1. Thanks for commenting. It’s great to know when someone enjoys something I’ve written. I just wanted to get that post off my chest, but not dwell on it too much, because, I’ve had an overdose of politics this season, and need a good, long break from it. 🙂

      Liked by 1 person

  1. >One of the problems with seeing all art as political
    We’ve had this discussion before, you and I, and as you know, I had a different experience of art school/s, one that fortunately took in a multitude of attitudes towards art. The first I went to had a fixation on sketchbooks. The second one, one of the major institutions in London, had no discernable house-style, but its cohorts (c.1999-2001) were focused on how to produce things that might get into galleries and get them some profile. There was a manufacturing bent to this – painting and video dominated – and there were growing debates over how to overcome the danger of too much art about art concerns. The situation was fluid. If there was any theory, it was half-read at best. There was name-dropping rather than exposition. But I suspect that the leaning towards political art you experienced occurs in different places and at different times. Not that there isn’t an orthodoxy in which politics of difference determines a lot of arts funding. But if you’re looking for people who see all art as political then you’ll find them. The same could be said about looking for people who see all art as art about art. I notice from magazine shelves just how many galleries are filled with craft-based work that explores form and material. There’s little said about it, but it’s ubiquitous.
    If there’s one kind of politics that artists confront, it is this: someone buying art needs to have a lot of spare cash to do so. Anyone selling to them, at some level, accepts this. There is an in-built inequality to any art that doesn’t sit unsold in the corners of studios. I know that’s not the kind of politics you’re talking about. But I guess there’s different kinds of politics like there’s different kinds of art.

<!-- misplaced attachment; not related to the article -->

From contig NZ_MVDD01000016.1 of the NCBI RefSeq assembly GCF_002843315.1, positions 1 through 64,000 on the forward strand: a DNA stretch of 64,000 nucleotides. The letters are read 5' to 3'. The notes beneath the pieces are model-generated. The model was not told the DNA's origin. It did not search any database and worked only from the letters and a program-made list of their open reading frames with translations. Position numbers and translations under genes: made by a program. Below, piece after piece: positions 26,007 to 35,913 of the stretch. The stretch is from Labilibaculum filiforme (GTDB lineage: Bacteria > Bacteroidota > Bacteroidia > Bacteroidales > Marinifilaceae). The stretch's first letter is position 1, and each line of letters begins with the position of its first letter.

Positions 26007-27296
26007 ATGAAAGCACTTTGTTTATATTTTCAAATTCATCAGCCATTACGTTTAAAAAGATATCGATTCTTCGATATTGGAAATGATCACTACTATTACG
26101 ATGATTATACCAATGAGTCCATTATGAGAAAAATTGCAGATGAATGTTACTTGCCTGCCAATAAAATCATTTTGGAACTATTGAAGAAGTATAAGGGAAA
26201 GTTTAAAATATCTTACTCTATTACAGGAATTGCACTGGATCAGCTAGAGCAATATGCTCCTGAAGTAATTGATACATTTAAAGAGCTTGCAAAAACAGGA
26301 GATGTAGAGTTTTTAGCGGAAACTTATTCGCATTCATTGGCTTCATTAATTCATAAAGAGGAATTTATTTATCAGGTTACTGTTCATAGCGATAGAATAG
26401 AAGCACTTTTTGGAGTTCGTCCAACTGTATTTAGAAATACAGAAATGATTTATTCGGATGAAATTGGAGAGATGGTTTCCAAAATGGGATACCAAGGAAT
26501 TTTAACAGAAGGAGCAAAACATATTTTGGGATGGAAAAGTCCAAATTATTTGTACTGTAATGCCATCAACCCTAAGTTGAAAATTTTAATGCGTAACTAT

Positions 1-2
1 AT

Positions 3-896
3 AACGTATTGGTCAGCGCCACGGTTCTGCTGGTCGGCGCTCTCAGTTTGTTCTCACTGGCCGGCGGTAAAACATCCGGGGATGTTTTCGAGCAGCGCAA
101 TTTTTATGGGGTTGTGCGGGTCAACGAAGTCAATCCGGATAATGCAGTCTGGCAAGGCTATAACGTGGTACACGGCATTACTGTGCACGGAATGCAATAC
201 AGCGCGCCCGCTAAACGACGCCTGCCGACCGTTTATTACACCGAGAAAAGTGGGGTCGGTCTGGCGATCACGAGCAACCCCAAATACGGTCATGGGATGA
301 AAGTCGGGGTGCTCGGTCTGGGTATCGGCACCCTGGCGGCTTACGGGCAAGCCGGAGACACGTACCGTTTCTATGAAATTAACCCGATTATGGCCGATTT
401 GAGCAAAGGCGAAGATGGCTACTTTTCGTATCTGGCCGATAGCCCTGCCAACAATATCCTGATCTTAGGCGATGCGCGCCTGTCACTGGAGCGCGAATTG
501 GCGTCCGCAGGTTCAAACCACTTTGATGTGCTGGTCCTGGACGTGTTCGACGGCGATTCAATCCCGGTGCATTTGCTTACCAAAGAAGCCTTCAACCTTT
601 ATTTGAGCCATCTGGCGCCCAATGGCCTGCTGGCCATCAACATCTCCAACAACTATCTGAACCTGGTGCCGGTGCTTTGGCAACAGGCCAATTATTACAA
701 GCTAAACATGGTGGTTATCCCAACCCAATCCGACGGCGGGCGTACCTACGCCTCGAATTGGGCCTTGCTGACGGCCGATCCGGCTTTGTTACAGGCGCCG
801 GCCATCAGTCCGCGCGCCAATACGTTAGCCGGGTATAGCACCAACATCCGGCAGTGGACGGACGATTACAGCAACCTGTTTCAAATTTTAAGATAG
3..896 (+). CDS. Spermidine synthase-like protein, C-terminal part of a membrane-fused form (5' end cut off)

Liked by 1 person

    1. Hi Jeff:

      Fortunately I studied art in 5 different colleges – 2 community colleges, and 3 state colleges. Of those, only UCLA seemed to have a healthy plurality of approaches and attitudes, though the general drift was along with the stronger current of art trends at the time. While there were drawing and paintings classes, they seemed antiquated, even to me. It’s wasn’t the medium, but just that the teachers had a more traditional/conventional approach to art. That didn’t have to be the case, it just was. But, overall, there was a pretty good balance and I think my time at UCLA was very productive.

      My grad school was the super niche political agenda art school. Apparently it was ahead of its time because all the identity politics people are spewing now, like it’s some revolutionary new thing, I learned in spades two decades ago.

      The overarching political view still exists and is very healthy. Take a gander a Hyperallergic, including the comments section and moderation thereof. I was banned for disagreeing that Cindy Sherman is a deplorable racist, though my argument was presented very academically and politely. In the end. I held a different position, and was essentially excommunicated for being a non-believer.

      Recently, since I’m a subscriber (because they ARE useful in letting me know what’s going on in the art world), there was a plethora of articles and editorials against Trump, and urging protests on his inauguration. If one steps back a bit, this is as appropriate for an art magazine as it is for a music magazine. But whereas in music it would seem overly partisan, grandstanding, and the editor taking the bully pulpit, in art it is considered “radical” and necessary.

      The far left in America, and perhaps elsewhere has become a bit of a belief system, where if you don’t subscribe to it’s simplified version of reality, you are OUT.

      I’m almost grateful for the alt-right, who I find about equally annoying, in that the two sides can square off and attack one another until they figure out that the the real problem isn’t ordinary people and their prejudices, but rather the super powers, and super powerful, who are orchestrating much of this for their own personal gain.

      As for art dealers and selling. I find that irrelevant to actual art. It’s something “artists” have to deal with, but it’s not conducive to the quest of art.

      Like